I have a Subaru Lecagy L wagon. Its engine temperature is fluctuating as I drive. I’m worried that it is a blown head gasket. I have already replaced the viscous coupler on the car, and I am thinking about selling it if it is a blown head gasket. I was just wondering if I could get some response about head gaskets and the reliability of a Subaru after their replaced.
Fluctuating temp, but no overheat, leads me to believe it is a bad thermostat or low coolant level. Have you checked the coolant level in the radiator and the reservoir? What levels are they at? What range does the temperature fluctuate between? Cold and warm, or warm and hot, or cold and hot?
Give the year of manufacture of this Subaru and the engine size, example 2.5 liter. Some years and engines had worse head gasket problems than others. Also the year and the general condition of the Legacy factors into whether you should fix, sell, or junk this.
Hope to help.
My first guess would be a simple sticky thermostat…assuming you’ve already checked your coolant level…have you?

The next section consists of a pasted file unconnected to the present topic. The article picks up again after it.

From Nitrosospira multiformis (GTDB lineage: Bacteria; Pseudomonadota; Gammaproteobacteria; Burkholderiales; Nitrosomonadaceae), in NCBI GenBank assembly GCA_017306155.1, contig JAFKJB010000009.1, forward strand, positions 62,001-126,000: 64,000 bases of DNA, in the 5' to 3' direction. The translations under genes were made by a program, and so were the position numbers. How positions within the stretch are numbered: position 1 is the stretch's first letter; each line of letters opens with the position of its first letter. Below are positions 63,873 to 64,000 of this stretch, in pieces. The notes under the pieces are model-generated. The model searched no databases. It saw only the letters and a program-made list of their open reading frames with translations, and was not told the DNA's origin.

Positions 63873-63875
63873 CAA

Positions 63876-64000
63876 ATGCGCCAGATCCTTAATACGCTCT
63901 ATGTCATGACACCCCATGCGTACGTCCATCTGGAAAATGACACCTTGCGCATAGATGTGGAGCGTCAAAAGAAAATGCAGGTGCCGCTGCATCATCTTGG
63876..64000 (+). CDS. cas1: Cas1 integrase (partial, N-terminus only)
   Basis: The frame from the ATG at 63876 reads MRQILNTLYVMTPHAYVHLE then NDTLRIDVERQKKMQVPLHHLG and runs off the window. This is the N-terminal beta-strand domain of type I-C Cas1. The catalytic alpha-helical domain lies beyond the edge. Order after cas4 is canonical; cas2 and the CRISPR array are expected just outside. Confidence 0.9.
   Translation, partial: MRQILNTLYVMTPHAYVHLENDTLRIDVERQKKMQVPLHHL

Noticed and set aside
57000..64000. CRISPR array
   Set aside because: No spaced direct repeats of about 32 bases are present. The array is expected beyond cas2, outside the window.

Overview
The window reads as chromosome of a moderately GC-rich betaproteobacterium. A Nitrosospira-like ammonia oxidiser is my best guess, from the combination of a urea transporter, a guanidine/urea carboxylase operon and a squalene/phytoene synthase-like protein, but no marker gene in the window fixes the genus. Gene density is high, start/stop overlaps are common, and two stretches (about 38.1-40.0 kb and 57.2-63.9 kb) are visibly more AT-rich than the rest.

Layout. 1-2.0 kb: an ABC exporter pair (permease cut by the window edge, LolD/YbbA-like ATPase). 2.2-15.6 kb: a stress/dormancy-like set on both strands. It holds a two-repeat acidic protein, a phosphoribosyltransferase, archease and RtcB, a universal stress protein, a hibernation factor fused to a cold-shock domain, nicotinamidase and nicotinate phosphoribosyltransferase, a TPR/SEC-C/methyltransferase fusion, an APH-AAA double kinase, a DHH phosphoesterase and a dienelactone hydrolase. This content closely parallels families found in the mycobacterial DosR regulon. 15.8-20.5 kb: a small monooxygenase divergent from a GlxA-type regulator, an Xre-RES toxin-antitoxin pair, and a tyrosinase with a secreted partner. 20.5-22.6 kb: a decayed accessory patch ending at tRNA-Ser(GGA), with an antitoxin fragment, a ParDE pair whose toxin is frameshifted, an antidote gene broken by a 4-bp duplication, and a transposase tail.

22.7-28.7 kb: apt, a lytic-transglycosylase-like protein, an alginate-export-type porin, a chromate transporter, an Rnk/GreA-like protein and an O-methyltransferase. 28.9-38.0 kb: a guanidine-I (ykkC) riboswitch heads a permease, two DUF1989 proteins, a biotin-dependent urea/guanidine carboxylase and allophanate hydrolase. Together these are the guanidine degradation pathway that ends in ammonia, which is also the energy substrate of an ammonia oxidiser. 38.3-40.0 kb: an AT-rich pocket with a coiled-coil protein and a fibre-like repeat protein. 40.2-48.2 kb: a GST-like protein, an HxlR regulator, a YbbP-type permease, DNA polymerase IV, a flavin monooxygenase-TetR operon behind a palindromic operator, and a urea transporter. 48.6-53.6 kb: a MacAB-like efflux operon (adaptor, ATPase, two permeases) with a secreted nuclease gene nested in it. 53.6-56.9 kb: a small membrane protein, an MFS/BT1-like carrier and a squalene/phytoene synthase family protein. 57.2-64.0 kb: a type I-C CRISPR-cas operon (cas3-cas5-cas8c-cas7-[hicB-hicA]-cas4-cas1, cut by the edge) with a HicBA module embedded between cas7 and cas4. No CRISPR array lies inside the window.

Having said that, you didn’t say the year and mileage of the car, but there are a number of possible causes other than a headgasket. They include but are not limited to a partially clogged headgasket, a worn water pump, and a collapsed hose inner lining.
If it were me I would not make any assumptions. I’d go through the steps. A leakdown test of the cylinders and a new T-stat (about $20) are good steps to start with. If the leakdown test shows no headgasket problem, I’d probably perform a “thermal mapping” of the radiator. Using a pyrometer, one can “map” the radiator looking for temperature anomolies that indicate clogged tubes. If there are any, I’d put a new radiator in. The radiator can also be checked for free flow, and the water pump can be tested for flow. Hoses should just be changed if in doubt. Like the T-stat, they’re cheap.
And let’s not forget the cooling fans…are they working properly?
I’ve already had the water pump and the timing belt replaced. I added coolant to the car and its still running hot. When I put a load on the engine the temperature increases almost to the red mark. It calms when I shift into a higher gear or decrease the load on the engine.
With that additional clarification added, I’d go to the cylinder leakdown test as a first step.
Question: did this problem exist prior to having the water pump and timing belt done, or did it sudden occur after the work was performed?
If this Subaru Legacy is 1999 or less than the chance it is head gasket is not that high. The 1999 and before use a 2.2L flat four that has few issues with head gasket. Subaru is not better or worse than average car in regards to head gaskets except for the 2.5L non-turbo engine.